7. When I was a member of our University Faculty Senate twenty or so years ago, there was a heated debate wherein some faculty argued that some people are unable to learn a foreign language, and that some were unable to learn mathematics. I am skeptical on both counts, but a student can now, as I understand it, opt out of taking either math or a second language if a psychologist certifies that they are incapable of learning such a subject.

    • A psychologist?? Seriously? I don’t know if I should laugh or cry. Any psychologist who is even minimally qualified is supposed to know that any “incapacity” to master a subject is something people convince themselves of. Why a psychologist would want to contribute to maintaining such an erroneous conviction in a patient is a mystery to me.

      • Any psychologist who is even minimally qualified is supposed to know that any “incapacity” to master a subject is something people convince themselves of.

        This is simply not true. Some people have strong abilities in some areas and weaker abilities in others. I myself have a fiendishly difficult time learning my students’ names, for example. I work on it, and if the class is small (15 or fewer, say) I may get everyone’s name by the end of the term. Another example is that in spite of about seven years of ballet classes, I have had to face the fact that my brain has no sense of rythym. Every ballet teacher I have ever had has been exasperated when I thought I was dancing exactly in time with the music and I was apparently not, but could not sense it myself at all. I have since learned that my father had the same problem. It seems to be a neurological defect as severe as being born blind is a defect.

        I also hope that not many blind people who believe the statement you made try to learn to drive a car or fly an airplane.

      • “I also hope that not many blind people who believe the statement you made try to learn to drive a car or fly an airplane.”

        - These are not subjects but skills.

        ” I myself have a fiendishly difficult time learning my students’ names, for example. I work on it, and if the class is small (15 or fewer, say) I may get everyone’s name by the end of the term. Another example is that in spite of about seven years of ballet classes, I have had to face the fact that my brain has no sense of rythym.”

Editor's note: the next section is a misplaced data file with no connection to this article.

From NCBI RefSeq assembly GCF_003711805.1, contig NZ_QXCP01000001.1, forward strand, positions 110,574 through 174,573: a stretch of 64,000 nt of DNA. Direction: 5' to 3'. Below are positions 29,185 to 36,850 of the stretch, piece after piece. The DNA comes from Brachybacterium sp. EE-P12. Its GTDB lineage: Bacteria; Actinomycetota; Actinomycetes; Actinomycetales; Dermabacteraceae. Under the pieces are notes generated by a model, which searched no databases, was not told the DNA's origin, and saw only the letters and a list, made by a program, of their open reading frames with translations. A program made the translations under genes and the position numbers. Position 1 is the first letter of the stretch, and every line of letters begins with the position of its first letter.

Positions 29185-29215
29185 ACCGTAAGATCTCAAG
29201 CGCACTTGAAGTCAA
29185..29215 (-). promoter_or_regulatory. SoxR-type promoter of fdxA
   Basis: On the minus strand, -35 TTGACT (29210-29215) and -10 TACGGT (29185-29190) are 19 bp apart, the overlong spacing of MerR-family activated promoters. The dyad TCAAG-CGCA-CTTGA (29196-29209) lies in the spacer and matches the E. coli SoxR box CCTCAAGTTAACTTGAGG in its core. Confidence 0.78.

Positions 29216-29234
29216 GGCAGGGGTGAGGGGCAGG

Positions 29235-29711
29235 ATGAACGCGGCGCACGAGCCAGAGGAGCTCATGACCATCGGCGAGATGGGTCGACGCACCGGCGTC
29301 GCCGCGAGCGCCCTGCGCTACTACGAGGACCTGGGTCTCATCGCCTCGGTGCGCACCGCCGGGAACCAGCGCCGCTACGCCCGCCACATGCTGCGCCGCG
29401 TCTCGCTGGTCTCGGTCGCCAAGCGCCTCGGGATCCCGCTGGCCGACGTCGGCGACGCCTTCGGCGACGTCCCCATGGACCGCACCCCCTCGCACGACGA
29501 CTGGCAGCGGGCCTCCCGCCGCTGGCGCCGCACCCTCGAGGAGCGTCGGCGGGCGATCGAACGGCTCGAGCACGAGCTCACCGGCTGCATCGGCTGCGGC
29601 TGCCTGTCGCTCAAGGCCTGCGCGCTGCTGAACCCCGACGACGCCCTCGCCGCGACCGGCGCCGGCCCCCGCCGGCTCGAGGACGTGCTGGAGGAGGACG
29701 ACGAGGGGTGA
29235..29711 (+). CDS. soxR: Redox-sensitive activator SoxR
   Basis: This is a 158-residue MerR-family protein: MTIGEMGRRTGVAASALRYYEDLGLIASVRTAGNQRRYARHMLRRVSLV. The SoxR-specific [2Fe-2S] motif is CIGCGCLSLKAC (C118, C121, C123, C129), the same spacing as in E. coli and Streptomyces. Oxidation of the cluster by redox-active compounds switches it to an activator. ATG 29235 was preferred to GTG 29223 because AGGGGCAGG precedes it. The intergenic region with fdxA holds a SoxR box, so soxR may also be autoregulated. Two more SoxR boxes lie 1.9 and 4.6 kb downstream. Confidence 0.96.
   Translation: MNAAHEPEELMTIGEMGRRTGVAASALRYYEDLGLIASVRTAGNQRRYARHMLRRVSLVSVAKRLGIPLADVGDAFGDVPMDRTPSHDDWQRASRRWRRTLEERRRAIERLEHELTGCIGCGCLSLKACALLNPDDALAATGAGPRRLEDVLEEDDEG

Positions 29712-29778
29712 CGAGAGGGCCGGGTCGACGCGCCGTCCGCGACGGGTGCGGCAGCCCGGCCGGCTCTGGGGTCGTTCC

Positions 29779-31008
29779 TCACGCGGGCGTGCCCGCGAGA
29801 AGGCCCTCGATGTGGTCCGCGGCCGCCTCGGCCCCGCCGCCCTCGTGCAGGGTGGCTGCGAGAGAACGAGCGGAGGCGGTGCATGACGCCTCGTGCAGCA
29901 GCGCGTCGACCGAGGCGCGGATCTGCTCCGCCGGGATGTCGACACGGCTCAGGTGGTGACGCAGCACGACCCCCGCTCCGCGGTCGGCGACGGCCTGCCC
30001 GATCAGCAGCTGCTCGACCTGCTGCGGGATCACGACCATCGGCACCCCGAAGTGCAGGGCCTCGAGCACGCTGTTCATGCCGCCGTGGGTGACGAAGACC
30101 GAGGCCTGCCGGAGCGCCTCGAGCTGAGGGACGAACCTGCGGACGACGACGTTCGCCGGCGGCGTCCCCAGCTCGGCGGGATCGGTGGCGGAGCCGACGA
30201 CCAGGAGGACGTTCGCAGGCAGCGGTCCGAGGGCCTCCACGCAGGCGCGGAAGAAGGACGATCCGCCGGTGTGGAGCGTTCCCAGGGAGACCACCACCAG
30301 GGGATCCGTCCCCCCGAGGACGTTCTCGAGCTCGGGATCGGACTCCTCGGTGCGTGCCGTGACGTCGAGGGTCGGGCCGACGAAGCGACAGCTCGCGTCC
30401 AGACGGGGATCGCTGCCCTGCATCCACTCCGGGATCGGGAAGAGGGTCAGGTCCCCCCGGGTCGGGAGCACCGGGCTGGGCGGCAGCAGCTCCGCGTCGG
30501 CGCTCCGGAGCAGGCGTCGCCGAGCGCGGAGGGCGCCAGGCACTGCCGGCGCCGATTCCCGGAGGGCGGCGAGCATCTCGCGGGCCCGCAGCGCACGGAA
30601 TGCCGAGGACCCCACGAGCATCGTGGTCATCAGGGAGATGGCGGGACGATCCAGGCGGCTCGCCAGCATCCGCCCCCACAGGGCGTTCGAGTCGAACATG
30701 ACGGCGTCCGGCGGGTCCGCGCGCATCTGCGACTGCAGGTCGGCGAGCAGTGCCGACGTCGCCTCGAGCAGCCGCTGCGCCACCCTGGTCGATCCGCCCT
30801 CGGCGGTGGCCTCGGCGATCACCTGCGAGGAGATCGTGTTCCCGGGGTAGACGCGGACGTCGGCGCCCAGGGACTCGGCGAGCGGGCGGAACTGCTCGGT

- Please note that I have been discussing academic subjects that are suggested for study to the students at the most basic level.

  8. “- In our case, that would prevent native speakers from completing a Major in Spanish (or other languages.) That is hardly productive. The alternative is to remove 201, 202, and 301 courses from the Major but then we would have no non-native majors.”

    Can’t you treat native speakers and language learners differently? At my uni we had two different paths: One for people with previous knowledge of Spanish and another one for those without.

    • “Can’t you treat native speakers and language learners differently?”

      - We are a state university. If we discriminate on the basis of ethnicity, we open ourselves to lawsuits. Imagine saying that “A person called Garcia cannot take the same courses as the person called McCoy.”

    • “One for people with previous knowledge of Spanish and another one for those without.”

      - The problem is, how do you determine previous knowledge. There are students who have taken 6 years of Spanish at a high school and can literally say nothing in the language. And there are people who never took any courses but speak well because they grew up in Florida and they best friends were Cubans.

  9. At my university (IIRC) first year language courses (for the 10 credit FL requirement) couldn’t be used toward a major. I forget if second year courses could count or not (or it may have varied by language). I’m pretty sure that the bulk of FL majors’ courses were supposed to be at the third and fourth year levels.

  10. “In our case, that would prevent native speakers from completing a Major in Spanish (or other languages.) That is hardly productive. The alternative is to remove 201, 202, and 301 courses from the Major but then we would have no non-native majors.”

    –I would check with UIUC or even UIC to see what they do, as there are lots of ways around this. We used to define the major differently for native speakers: same number of credit hours, but more upper level courses. Now the major is defined as the upper division, i.e. the courses that were always open to native speakers anyway; we don’t care how you gain the skills gained in the lower division.